If you are interested in blogging or want to promote your book, please contact E. B. Davis at writerswhokill@gmail.com.














January Interviews
1/1 Sherry Harris, Sell Low, Sweet Harriet
1/8 Barbara Ross, Sealed Off
1/15 Libby Klein, Theater Nights Are Murder
1/22 Carol Pouliot, Doorway To Murder
1/29 Julia Buckley, Death with A Dark Red Rose

Saturday Guest Bloggers:
1/4 Lisa Lieberman
1/11 Karen McCarthy
1/18 Trey Baker

WWK Bloggers: 1/25 Kait Carson, 1/30 E. B. Davis

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Congratulations to our writers for the following publications:

Don't miss Shari Randall's "The Queen of Christmas" available on at Amazon. Shari's holiday story for WWK was too long so she published it for our enjoyment. It's available for 99 cents or on Kindle Unlimited for free!


KM Rockwood's "The Society" and "To Die A Free Man; the Story of Joseph Bowers" are included in the BOULD Awards Anthology, which was released on November 19. KM won second place with a cash prize for "The Society." Congratulations, KM! Kaye George's "Meeting on the Funicular" is also in this anthology, which can be bought for 99 cents on Kindle until November 30.


Paula Gail Benson's story "Wisest, Swiftest, Kindest" appears in Love in the Lowcountry an anthology by the Lowcountry Romance Writers available 11/5 in e-book and print format on Amazon. The anthology includes fourteen stories all based in Charleston, South Carolina.


Kaye George's "Grist for the Mill" was published in A Murder of Crows anthology, edited by Sandra Murphy on October 9th.


Lyrical Press will publish Kaye George's Vintage Sweets mystery series. The first book, Revenge Is Sweet, will be released in March. Look for the interview here on 3/11.

Shari Randall will be writing again for St. Martin's, perhaps under a pseudonym. We look forward to reading Shari's Ice Cream Shop Mystery series debuting next year. Congratulations, Shari!

Susan Van Kirk's A Death At Tippett Pond was released on June 15th. Read E. B. Davis's interview with Susan.

Warren Bull's Abraham Lincoln: Seldom Told Stories was released. It is available at: GoRead: https://www.goread.com/book/abraham-lincoln-seldom-told-stories or at Amazon: https://tinyurl.com/ydaklx8p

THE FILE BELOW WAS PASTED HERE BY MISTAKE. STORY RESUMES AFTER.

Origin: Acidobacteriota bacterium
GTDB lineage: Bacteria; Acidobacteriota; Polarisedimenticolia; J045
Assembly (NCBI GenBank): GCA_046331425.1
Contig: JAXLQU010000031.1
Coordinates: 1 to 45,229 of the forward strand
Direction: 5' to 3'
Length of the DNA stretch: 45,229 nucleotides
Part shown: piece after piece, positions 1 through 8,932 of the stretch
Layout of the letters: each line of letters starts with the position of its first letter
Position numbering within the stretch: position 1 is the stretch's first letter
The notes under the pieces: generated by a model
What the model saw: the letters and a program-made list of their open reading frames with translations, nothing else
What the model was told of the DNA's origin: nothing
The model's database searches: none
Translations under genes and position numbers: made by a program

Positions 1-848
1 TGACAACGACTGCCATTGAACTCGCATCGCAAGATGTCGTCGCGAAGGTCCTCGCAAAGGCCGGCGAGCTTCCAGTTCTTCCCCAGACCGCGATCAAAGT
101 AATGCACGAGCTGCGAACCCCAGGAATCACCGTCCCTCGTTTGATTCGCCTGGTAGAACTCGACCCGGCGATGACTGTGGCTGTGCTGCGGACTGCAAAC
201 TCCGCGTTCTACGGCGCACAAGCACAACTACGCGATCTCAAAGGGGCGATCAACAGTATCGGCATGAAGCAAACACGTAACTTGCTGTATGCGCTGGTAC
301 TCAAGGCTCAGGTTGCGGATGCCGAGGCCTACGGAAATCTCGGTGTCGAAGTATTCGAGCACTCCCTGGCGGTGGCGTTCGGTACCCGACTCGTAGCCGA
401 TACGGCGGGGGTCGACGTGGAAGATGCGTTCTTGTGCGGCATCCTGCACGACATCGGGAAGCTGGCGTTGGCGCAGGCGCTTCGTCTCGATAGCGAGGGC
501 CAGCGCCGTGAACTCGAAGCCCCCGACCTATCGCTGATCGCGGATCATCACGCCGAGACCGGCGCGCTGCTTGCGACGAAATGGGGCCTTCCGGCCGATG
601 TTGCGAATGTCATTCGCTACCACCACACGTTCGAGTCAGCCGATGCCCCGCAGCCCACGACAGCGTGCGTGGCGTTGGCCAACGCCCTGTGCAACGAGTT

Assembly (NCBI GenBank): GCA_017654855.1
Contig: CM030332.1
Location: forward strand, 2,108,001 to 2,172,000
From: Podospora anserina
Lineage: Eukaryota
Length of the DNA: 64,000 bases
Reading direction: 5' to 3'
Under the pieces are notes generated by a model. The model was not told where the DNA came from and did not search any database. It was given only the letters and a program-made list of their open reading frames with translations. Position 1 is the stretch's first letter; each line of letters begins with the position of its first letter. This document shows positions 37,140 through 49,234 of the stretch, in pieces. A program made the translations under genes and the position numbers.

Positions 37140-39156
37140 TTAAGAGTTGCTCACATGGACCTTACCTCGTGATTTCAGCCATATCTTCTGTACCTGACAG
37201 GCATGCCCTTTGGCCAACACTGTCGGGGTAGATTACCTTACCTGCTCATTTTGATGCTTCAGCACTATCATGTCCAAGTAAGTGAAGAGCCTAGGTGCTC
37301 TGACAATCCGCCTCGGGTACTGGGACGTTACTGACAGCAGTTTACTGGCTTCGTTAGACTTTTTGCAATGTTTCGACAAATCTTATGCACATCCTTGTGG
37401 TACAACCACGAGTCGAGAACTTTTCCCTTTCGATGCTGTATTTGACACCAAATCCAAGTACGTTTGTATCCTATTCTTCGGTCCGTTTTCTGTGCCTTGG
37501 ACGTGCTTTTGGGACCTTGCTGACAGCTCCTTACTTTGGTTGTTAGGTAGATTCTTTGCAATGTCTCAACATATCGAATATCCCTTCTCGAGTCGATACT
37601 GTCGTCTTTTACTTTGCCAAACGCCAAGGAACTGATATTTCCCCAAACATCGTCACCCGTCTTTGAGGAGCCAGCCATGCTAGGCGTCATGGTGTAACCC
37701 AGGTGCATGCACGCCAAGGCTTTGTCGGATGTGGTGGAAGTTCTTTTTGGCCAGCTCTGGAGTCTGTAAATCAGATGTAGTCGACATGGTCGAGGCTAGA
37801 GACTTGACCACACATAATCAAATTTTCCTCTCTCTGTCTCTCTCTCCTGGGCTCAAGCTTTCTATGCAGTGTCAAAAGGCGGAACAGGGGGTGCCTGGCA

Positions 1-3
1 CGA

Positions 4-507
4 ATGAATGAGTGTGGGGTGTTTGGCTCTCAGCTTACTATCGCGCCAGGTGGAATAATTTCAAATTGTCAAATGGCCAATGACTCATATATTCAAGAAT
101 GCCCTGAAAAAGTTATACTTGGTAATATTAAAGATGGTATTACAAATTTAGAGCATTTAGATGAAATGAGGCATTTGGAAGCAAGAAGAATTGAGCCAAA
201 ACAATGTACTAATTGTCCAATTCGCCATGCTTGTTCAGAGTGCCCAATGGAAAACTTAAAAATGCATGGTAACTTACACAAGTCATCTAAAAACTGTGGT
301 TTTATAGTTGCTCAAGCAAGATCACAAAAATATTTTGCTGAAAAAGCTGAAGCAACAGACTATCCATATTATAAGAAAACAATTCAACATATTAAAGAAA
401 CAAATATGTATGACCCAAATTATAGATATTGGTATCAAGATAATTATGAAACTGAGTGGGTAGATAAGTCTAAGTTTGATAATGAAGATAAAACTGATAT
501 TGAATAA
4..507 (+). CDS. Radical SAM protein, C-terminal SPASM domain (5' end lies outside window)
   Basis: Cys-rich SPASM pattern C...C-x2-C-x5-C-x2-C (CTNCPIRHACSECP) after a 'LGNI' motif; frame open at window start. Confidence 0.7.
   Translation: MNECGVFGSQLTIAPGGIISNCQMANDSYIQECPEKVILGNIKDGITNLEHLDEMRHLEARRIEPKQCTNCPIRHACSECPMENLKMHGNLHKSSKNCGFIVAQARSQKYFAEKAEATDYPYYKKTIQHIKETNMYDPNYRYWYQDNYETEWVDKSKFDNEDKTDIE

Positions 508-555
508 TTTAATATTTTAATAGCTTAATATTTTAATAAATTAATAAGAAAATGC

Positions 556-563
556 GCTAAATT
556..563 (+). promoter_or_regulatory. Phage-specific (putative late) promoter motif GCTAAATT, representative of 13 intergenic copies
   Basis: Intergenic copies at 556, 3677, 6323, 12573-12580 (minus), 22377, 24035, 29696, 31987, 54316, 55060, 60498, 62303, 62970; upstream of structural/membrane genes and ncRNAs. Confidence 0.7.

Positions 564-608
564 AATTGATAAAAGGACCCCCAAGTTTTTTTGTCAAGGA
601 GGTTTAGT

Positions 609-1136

Grace Topping's mystery, Staging is Murder was released April 30. It is now also available in audio.

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Tuesday, June 1, 2010

Grabbing a Reader’s Attention

In a newspaper, the headline is responsible for attracting the reader’s attention. The font is often different from the text; it’s larger and it’s bold. In radio the job falls to the five-second blurb, “Next up: Wooly mammoth returns to New Jersey potato field.” Often the volume increases, which television takes to an entirely different level when a commercial airs. Advertisers know that (other than for Super Bowl commercials that will only appear a few times and have some built-in anticipation) you aren’t going to be interested in their commercial. They need to pound their message into your head, even as you are walking away to the bathroom. But, I digress.

Movies provide trailers – often with the most exciting or touching or scary parts, and again with the volume cranked to the max.

For readers of novels and non-fiction books, such as I, the book cover jacket bears the responsibility of grabbing a potential reader’s attention. The marketing department’s choice of color, cover art, title, font size for the title, font size for the author’s name, whether the author has a full name or only initials – are all designed to get you to pick up the book.

You succumb and are now holding the book in your hand. Next you open the book and scan the inside flap with the blurb. A successful blurb answers, or better, suggests answers to the five “W-questions”: Who, What, Where, When and Why.

Who is the protagonist? What’s happening that we should want to spend several hours reading about? Where and When is the story taking place? Why should you read this book rather than another? The Why portion often consists of short quotes from other authors about how great the book is.

At least that’s what I understand a successful blurb should do. I read them only when I am psyching myself up for writing a query letter or a synopsis for one of my novels – a task I do not enjoy in the least.

I admit to falling prey to a good title or interesting cover art on a book while browsing a bookstore, but then I flip to the first page, first paragraph, and I start to read. An author who is new to me has a page, maybe two, to convince me I want to spend several hours with their work. They need to answer the same five W questions, but they must do it with their actual writing, not a blurb.

But that’s me, how do you choose which book to read next?

~ Jim

2 comments:

Krista said...

I have definitely bought books because I liked the covers. A great title is powerful, too. If a title makes no sense to me, I'm likely to pass on a book.

Like you, I read the first paragraph. It's rare that the first paragraph is the reason I pass on a book, but a really good first paragraph can overcome an uninspired cover.

~ Krista Davis
Domestic Diva Mysteries
Mystery Lovers’ Kitchen

Kaye George said...

If I know and like the author, I buy it. Sometimes I buy on the recommendations of friends. But, when I browsing, yeah, the covers make me look. Then the back cover. My daughter turns to the middle and reads a page. I've heard some people routinely read something like, page 87. But I usually skim the beginning.